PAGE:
Daniel Goldsmith’s reply to Sebastian Greger by Daniel GoldsmithDaniel Goldsmith

I find it incredible that the Telemedia Act, as enacted, claimed to be an implementation of Directive 2000/31/EC - the e-commerce directive - and yet appears to primarily be in use as a method of rent-seeking by unscrupulous individuals. The scope of the Directive (and thus the intended scope of implementing laws) is on the sale and supply of goods and services in the online sphere.

Secondly, and having said the above, I still do not agree with your initial contention. It is my opinion that the hugely restrictive German definition of personal and household activity (doubtless emanating from the critical overreach of the Telemedia and the Abmahnung) is not one which has any reasonable prospect of being adopted widely by other DPAs or by the ECJ. The ECJ has given no support to the idea that website takes on the characteristics of a commercial activity merely by being related to the site-owners profession. Nor has the ECJ given any support to the idea that merely publishing to a publicly-accessible website would be beyond the boundaries of what is considered “personal”; if this were the case, then why provide a personal activity exemption at all?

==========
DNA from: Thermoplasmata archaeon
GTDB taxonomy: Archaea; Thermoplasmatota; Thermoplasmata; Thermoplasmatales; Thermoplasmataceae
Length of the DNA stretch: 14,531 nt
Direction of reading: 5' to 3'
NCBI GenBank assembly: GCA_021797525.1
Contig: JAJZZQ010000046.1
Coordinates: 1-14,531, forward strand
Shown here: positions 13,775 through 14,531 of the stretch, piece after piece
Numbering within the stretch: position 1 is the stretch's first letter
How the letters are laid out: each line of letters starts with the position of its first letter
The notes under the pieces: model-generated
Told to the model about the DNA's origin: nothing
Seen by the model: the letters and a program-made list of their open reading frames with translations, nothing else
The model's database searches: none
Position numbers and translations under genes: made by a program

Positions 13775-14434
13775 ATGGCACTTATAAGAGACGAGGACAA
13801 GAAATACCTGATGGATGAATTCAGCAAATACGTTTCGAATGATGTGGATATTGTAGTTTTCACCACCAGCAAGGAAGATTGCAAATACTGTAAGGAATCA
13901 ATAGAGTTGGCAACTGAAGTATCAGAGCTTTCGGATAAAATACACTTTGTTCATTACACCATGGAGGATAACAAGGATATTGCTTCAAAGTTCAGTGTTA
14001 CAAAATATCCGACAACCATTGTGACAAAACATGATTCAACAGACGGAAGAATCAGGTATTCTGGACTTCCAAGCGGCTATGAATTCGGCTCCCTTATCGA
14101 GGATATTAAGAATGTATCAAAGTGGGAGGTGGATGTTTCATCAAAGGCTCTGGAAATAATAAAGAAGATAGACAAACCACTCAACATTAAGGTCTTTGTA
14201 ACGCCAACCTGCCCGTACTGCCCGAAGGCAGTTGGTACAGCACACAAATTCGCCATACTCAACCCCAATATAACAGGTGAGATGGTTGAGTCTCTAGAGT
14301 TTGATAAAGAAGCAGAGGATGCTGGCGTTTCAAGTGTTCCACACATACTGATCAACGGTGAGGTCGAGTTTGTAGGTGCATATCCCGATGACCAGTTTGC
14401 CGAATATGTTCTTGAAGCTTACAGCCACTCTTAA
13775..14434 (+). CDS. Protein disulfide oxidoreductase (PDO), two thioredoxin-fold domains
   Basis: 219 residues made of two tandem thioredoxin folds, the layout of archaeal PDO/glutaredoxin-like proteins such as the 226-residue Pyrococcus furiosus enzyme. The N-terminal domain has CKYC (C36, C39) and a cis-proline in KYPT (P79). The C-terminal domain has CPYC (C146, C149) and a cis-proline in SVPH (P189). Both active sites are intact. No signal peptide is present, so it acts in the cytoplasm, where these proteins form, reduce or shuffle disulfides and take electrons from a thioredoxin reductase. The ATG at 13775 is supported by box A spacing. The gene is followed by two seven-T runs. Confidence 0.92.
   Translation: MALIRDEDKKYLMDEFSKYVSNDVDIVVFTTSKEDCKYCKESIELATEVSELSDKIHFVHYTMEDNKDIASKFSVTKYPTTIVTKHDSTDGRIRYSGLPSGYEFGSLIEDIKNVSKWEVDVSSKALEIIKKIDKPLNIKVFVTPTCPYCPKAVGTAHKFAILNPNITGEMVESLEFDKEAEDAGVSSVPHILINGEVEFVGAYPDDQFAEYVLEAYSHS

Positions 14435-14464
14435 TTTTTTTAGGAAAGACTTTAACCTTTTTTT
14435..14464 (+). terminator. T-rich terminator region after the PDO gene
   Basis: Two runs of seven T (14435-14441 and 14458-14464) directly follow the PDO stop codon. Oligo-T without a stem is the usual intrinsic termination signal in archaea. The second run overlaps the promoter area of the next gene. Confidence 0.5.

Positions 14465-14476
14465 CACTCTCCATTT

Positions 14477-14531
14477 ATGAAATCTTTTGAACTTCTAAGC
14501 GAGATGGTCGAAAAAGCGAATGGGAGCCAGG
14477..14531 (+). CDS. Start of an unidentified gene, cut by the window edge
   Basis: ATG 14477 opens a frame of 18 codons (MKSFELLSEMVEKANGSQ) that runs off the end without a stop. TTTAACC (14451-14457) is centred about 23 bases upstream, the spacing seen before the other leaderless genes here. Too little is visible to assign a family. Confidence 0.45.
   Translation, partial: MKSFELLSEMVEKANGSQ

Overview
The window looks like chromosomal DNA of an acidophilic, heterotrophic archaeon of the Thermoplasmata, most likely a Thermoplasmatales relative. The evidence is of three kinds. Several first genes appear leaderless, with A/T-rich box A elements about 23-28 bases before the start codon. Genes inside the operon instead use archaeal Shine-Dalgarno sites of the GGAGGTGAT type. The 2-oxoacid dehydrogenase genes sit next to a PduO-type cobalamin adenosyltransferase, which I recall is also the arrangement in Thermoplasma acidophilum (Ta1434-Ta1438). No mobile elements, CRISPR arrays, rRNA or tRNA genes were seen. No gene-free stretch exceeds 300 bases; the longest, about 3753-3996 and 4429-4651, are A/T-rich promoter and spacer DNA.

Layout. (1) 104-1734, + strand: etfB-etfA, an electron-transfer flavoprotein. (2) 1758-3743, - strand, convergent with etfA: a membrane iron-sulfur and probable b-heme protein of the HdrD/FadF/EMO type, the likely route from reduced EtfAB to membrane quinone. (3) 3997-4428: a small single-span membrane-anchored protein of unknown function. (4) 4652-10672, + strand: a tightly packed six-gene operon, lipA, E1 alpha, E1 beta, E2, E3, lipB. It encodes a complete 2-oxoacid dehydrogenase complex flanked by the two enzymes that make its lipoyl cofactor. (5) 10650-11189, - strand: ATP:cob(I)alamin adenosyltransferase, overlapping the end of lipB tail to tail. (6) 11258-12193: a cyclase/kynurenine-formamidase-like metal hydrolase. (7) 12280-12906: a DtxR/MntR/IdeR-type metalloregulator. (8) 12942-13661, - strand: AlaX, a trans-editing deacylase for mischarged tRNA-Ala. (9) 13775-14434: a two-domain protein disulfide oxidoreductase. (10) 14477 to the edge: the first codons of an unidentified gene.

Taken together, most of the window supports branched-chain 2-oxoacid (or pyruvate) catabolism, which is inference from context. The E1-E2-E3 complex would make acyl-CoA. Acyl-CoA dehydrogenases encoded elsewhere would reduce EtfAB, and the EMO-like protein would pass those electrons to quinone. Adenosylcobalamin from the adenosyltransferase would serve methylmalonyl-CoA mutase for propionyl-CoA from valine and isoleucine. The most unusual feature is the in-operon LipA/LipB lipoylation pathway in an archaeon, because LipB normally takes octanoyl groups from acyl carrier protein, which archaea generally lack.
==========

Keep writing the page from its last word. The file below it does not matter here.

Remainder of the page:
I agree with Daniel's assessment of the GDPR and how it applies to personal websites. The German interpretation of the GDPR is too restrictive and in my opinion, most likely unenforceable.

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GDPR : Devil in the Details

Photo CC) by Jason Rosewell on Unsplash

GDPR: A Compliance Quagmire, for Now by Tara Seals

There’s also a grey area around accountability and proof of data-handling compliance. “The GDPR requires that you can show evidence that you’ve received a request and taken action in an appropriate timeframe,” Klassen explained.

And that, he explained, carries its own set of new privacy considerations, many of which will be challenging for U.S. companies looking to comply with the regulation.

“It gets tricky,” he said. “When an individual makes a request, the company has the right to ask for proof of identity, because after all, that could be catastrophic if they erase the wrong person’s information or return a different person’s information. So for instance, Google requires you to take a picture of your passport—then the question becomes whether you’re giving them information that’s more sensitive than the data you’re looking to access.”

Further, companies can’t erase that proof of ID.

“A data subject can say, that wasn’t me, prove that it was,” Klassen explained. “So if they don’t have that proof, they’re in trouble.”

Ugh! My head hurts thinking through all the technical problems created by this piece of legislation that was most likely created by lawyers and bureaucrats without an understanding of technology or process. I can't even get a straight answer as to whether my simple blog needs to be compliant nor can I afford to pay…

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